Marc Stickdorn is a well-known person in the Service Design world. That’s understandable for many reasons!
He is one of the writers on the ‘Service Design Thinking’ and the ‘Service Design doing’ book. Since this week also the ‘Service Design Methods’ book. Besides that he is co-founder and CEO of ‘More than Metrics’, a company that offers tools and stuff for customer experience and service designers: Smaply, Experiencefellow and Mr. Thinker. Marc speaks about Service Design at many conferences around the world.
New technologies, a continuously changing lifestyle and new jobs and disciplines present serious challenges in the field of education. Old education methods and skills are challenged in a society where personalisation, collaboration, information and e-learning are taking over. Professionals have to re-educate themselves and schools need new tools and solutions to be able to innovate and make these changes manageable. How can Service Design help education deal with these challenges and inspire people to solve problems in a creative way?
We can’t believe its already our 25th episode! In september 2016 we published the first episode. Not sure where this adventure would lead us we decided to just give it a try! Since then we have been speaking with inspiring people from al over the world. In this 25th episode we reflect on the conversations we had, we’ll let you know which episodes were our favourite ones and what we have learned from experts in the field.
Together with the city of Rotterdam, service design agency Muzus won the award for organisational impact in the public sector. The city of Rotterdam is offering a mobility service to people with special needs to make sure they get to the where they want. They realised, however, they did not know the people they were offering the service to. Muzus conducted qualitative research in various ways to give the city of Rotterdam insights in these users. These insights were used in various ways to offer the best service possible.
In this episode we speak to Hyunyim Park who won together with her team the student award for business innovation in the private sector. Together with Jaehyun Park and Culainn Boland Shanaha they designed the Smart Black Taxi Service Flo to tackle the London’s air quality. Their service offers real-time time data about slow traffic, road works, busy spots where people look for taxi’s, etc. By offering this data the taxi drivers will be able to make better choices and reduce their driving time without passengers.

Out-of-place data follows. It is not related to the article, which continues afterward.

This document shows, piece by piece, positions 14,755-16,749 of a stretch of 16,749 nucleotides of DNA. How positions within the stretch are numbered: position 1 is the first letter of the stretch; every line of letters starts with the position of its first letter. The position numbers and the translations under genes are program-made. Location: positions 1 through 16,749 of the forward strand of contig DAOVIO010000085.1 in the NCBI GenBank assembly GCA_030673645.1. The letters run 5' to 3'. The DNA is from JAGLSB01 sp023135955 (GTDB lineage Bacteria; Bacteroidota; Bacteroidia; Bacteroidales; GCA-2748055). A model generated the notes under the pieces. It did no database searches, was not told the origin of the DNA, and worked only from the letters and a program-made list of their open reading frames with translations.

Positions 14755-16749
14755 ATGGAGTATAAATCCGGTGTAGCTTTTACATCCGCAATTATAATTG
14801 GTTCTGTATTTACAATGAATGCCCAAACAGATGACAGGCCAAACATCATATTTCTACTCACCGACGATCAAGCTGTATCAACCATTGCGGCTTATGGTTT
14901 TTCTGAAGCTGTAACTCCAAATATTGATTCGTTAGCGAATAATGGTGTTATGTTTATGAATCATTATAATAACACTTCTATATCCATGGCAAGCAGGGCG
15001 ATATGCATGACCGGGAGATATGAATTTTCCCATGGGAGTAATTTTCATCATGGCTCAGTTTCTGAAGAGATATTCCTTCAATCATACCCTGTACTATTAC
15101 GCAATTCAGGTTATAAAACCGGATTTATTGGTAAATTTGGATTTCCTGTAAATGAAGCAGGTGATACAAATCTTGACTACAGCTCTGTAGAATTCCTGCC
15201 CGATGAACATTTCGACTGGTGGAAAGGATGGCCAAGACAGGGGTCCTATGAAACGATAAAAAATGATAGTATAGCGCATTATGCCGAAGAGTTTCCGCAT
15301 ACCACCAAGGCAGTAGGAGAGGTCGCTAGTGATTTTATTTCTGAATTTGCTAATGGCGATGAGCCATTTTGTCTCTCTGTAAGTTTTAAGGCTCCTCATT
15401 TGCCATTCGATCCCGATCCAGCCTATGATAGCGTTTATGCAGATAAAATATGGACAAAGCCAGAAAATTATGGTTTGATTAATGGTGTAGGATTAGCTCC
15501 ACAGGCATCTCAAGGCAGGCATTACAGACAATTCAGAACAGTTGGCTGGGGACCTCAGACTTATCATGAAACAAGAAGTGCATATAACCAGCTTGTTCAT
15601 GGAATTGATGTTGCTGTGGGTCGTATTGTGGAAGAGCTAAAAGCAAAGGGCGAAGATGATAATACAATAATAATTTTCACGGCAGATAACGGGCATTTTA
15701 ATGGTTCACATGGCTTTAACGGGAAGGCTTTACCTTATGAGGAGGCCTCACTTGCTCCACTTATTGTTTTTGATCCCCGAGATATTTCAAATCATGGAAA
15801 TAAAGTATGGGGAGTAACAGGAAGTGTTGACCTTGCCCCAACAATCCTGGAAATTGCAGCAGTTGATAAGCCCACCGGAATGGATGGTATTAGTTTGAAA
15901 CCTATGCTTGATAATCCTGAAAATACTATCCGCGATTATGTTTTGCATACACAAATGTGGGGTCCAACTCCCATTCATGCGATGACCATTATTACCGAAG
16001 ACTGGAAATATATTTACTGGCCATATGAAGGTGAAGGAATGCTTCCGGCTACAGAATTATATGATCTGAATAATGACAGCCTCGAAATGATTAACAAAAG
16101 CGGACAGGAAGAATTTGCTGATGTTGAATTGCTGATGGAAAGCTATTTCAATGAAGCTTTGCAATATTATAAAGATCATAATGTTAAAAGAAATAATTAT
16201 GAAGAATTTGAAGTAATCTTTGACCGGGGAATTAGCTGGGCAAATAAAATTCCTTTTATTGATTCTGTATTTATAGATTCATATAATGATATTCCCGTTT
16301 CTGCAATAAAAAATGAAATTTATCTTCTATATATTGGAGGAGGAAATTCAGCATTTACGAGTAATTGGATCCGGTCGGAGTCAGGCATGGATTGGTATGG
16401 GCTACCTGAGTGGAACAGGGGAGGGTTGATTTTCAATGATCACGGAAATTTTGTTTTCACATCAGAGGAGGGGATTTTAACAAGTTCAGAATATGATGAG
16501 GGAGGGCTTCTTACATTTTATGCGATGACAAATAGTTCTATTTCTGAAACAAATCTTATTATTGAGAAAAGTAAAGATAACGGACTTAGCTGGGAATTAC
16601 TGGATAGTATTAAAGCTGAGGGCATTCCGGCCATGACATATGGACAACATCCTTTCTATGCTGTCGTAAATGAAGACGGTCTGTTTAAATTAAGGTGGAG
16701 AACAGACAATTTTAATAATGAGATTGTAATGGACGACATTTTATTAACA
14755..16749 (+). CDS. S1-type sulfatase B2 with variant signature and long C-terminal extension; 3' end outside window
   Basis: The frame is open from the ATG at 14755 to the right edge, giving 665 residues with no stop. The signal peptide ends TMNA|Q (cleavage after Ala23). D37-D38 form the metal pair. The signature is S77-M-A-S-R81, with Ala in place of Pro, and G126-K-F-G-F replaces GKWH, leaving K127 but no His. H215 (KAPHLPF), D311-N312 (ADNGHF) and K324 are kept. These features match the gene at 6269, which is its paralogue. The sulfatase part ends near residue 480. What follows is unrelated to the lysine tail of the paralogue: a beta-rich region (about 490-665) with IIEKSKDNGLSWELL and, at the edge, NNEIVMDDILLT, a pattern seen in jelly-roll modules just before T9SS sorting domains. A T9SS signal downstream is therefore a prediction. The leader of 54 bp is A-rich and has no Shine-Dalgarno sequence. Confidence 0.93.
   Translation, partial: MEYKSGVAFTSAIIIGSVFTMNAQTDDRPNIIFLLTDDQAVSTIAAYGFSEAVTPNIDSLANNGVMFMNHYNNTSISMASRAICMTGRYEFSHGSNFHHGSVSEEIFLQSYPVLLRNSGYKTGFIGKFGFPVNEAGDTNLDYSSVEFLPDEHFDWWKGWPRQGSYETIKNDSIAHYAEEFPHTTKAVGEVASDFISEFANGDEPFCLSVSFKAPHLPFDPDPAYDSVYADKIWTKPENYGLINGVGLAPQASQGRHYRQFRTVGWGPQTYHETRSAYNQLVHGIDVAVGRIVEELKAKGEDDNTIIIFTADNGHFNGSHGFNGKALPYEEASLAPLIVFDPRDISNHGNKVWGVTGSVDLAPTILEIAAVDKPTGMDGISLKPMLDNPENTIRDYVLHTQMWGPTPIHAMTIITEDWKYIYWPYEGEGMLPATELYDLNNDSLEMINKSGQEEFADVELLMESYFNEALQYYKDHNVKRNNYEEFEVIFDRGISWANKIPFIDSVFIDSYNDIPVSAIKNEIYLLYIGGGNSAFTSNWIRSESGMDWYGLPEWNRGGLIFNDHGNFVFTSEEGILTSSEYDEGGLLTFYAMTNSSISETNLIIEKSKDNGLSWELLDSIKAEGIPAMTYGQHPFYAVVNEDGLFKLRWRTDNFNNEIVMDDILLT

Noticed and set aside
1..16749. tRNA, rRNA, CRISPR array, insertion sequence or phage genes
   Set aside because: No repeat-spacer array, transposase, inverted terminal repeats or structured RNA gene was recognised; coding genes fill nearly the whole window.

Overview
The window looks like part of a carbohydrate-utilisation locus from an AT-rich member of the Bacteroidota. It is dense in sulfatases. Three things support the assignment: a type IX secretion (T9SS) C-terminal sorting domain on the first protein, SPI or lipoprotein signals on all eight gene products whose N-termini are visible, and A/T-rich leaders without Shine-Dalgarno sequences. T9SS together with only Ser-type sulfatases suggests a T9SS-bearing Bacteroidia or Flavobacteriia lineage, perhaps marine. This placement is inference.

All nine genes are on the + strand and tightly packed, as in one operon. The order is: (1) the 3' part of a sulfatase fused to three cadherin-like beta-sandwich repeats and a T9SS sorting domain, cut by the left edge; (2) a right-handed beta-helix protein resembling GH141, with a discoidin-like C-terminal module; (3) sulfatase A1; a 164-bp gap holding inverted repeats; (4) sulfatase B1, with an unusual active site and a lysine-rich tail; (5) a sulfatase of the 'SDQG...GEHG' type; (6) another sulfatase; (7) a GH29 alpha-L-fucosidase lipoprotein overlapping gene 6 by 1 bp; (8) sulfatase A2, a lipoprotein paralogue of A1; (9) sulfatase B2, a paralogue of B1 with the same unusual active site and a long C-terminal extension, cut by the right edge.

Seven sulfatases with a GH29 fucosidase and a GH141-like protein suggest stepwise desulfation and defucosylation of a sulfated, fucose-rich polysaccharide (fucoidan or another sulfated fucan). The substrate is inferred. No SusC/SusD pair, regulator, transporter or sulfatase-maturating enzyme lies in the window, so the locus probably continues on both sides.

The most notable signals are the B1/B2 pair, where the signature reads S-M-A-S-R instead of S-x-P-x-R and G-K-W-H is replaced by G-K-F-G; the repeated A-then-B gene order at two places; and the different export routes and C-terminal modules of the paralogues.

In this episode we speak to the Service Design award winners for the best commercial project. Judy Mellett is director Service Design, Innovation and Strategy at Telus and Chris Ferguson is founder and CEO of Service Design agency Bridgeable. Together they won the award for redefining the TELUS Renewals experience.
Ella Walding won the Service Design student award for her graduation project at the Royal Collage of Art in Londen. Together with the government of Malta she developed a set of Service Design tools aimed to create change in the organisation. These tools can be found at servizz.gov.mt
After her studies Ella started working as a service designer at innovation unit.
This year Service Design award for systemic change in education went to ‘Design Managers Australia (DMA)’ and Macquarie Primary School. We had the great opportunity to have both Mel Edwards, co-principal at DMA and Wendy Cave, principal at the Macquarie Primary school together on the show.
Chris is a Service Design Strategist and the founder and CEO of the Canadian Design Agency Bridgeable. At Bridgeable they work with some of the largest organisations in sectors like healthcare, telekom and government. Together with their clients they deliver great customer experiences though designing organisational en service-system level changes insight these companies.
BC is a game changing technology that brings some unique benefits. For us there are some properties that make Blockchain highly interesting for Service Design.
These benefits are qualities that traditionally are taken care of by human-beings in transactional processes. When we think of transferring credit, property or certificates, it is people who ensure that this happens in a reliable, transparent and fair way.
With blockchain we have a technology that can potentially take over some of these human processes and this will affect the experience of these processes and have consequences for the people involved. It is therefore only natural that we are highly interested in exploring what blockchain can mean for our work.